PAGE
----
Where No Mind Has Gone Before: Exploring Laws in Distant and Lonely Worlds

Abstract
Do the laws of nature supervene on ordinary, non-nomic matters of fact? Lange's criticism of Humean supervenience (HS) plays a key role in his account of natural laws. Though we are sympathetic to his account, we remain unconvinced by his criticism. We focus on his thought experiment involving a world containing nothing but a lone proton and argue that it does not cast sufficient doubt on HS. In addition, we express some concern about locating the lawmakers in an ontology of primitive subjunctive facts and suggest that a 'mixed' metaphysics to the lawmaker question might be attractive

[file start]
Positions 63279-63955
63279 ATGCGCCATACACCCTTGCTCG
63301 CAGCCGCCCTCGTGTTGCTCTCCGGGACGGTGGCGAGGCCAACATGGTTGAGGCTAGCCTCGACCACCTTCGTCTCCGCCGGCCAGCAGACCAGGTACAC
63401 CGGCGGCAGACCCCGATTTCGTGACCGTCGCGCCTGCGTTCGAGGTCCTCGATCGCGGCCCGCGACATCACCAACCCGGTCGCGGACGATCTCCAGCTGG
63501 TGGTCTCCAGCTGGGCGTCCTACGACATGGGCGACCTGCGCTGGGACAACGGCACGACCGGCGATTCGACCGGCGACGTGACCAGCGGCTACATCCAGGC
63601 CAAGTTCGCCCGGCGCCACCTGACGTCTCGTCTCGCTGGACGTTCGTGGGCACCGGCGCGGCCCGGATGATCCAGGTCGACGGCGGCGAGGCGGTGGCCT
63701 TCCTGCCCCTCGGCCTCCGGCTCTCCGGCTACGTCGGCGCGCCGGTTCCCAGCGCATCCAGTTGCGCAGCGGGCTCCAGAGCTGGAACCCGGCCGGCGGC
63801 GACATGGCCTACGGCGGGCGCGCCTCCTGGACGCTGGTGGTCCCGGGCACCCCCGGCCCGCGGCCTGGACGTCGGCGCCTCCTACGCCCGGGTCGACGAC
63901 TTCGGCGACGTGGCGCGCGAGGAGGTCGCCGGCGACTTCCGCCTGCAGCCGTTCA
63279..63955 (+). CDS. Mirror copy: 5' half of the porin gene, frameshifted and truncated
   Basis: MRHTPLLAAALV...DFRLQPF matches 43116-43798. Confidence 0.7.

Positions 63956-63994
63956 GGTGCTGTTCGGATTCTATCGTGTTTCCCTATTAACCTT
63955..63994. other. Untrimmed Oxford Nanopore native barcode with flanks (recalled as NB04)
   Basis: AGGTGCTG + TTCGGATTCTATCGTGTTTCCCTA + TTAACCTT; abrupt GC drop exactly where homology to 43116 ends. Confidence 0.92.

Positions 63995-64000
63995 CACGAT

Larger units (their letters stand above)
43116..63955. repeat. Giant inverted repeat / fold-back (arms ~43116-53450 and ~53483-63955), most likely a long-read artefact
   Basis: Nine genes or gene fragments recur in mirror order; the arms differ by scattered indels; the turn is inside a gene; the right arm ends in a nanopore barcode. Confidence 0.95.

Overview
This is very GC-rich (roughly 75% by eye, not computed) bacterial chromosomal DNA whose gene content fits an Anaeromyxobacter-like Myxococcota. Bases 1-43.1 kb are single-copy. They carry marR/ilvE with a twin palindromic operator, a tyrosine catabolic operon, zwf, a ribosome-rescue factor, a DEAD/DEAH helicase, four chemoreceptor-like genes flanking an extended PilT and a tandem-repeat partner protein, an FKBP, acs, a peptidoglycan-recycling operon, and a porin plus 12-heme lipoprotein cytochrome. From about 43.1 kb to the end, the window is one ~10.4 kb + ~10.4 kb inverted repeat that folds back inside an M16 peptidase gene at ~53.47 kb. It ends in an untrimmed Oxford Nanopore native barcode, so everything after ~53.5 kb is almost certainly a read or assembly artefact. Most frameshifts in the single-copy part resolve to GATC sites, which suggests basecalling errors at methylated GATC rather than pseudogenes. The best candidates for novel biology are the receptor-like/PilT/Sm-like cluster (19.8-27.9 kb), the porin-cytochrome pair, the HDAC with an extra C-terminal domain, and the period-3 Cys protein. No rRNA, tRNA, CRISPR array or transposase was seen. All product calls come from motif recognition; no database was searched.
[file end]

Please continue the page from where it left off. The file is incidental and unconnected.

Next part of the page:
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References found in this work BETA
Helen Beebee (2000). The Non-Governing Conception of Laws of Nature. Philosophy and Phenomenological Research 61 (3):571-594.
Fred I. Dretske (1977). Laws of Nature. Philosophy of Science 44 (2):248-268.
Philip Kitcher (1984). Species. Philosophy of Science 51 (2):308-333.

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